Ray says that in track testing at Norwell and Mt Cotton facilities by numerous riders, the bike was considered more stable, turned in quicker and could not be upset by braking, sudden acceleration or change of direction, even in the middle of a corner.

The centre-hub steering is also lighter than conventional or upside-down forks and can be mass produced for about the same amount of money.

Colin OPddy (left) and Ray Van Steenwyk with their Motoinno TS3 with centre steering
Colin OPddy (left) and Ray Van Steenwyk with their Motoinno TS3

Ray and his business partner Colin Oddy, 63, who also has a film history background, established Motorcycle Innovation Pty Ltd in 2008 and have spent more than $300,000 developing the TS3 system over the past seven years with the aid of a $50,000 Federal Government innovation grant.

They are now looking for an “ethical”, motorcycle-savvy investor and a further government grants to licence the product to manufacturers and produce a limited edition of about 10 “boutique bikes” a year for up to $200,000 each.

They are in the process of building a display and testing model for international motoring expos around the world to help market their product.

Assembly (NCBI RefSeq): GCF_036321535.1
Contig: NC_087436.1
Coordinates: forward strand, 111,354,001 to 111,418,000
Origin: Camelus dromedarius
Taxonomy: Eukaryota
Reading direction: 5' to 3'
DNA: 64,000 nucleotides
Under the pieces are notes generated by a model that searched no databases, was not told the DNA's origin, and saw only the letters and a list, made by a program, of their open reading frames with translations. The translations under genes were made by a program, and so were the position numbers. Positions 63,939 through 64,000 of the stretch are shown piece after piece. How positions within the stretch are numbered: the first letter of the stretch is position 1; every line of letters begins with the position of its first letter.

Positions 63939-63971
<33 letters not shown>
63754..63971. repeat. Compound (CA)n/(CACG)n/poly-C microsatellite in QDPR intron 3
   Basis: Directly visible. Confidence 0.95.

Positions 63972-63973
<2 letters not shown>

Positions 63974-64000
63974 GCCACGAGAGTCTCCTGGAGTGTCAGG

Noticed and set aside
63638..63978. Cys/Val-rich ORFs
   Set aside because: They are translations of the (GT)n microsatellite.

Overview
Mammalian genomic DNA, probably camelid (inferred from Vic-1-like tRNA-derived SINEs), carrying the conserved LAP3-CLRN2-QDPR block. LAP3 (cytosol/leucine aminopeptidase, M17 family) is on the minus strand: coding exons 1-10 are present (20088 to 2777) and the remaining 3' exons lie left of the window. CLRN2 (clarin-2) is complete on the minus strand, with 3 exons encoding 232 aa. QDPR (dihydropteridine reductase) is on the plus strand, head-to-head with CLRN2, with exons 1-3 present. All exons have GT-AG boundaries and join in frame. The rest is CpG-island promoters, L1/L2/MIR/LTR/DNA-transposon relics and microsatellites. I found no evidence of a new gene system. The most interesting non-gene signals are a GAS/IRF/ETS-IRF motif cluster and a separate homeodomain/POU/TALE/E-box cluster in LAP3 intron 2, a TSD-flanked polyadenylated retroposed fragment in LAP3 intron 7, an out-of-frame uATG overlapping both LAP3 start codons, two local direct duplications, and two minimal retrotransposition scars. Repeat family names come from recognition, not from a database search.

Ray and Colin emphasise that they want to produce their bikes in Australia using local engineers, technicians and component manufacturers, without resorting to having parts made cheaply overseas.

The prototype bike uses Afco car drag racing shocks set up by veteran racer Warren Willing, but they will probably use other shocks like Ohlins or WP.Colin OPddy (left) and Ray Van Steenwyk with their Motoinno TS3 with centre steering

Their next model for display and sales will use a water-cooled Ducati 2014 Monster 1200 Testastretta engine. They say their design can be used with almost any engine configuration, for sport, street, cruisers or electric bikes.

They also hope to develop their steering system for Moto2 to prove its abilities. They say Moto2 doesn’t restrict chassis and suspension modifications like MotoGP and other racing classes.

“From our initial data acquisition tests, it appears we can be up to a second faster through each corner,” Ray says. “It would probably be banned after the first season, but that’s ok; it will have proved a point.”

Ray says that if his design is taken up by motorcyclists and manufacturers, it would mean riders would have to un-learn old skill sets needed to ride around the inherent flaws of telescopics. We would “rewrite the rider training manual”.

“You don’t have to flick the bike into a corner any more, it just turns in. It doesn’t understeer, is less likely to high side or low side, and you can hold a tighter line at a higher speed into, through and out of a corner.

“You also get a higher rate of turn with less lean, which leaves more contact patch on the road for safer cornering. You don’t have to get your knee down for a tighter turn,” he says.

Colin OPddy (left) and Ray Van Steenwyk with their Motoinno TS3 with centre steering
Future TS3 prototype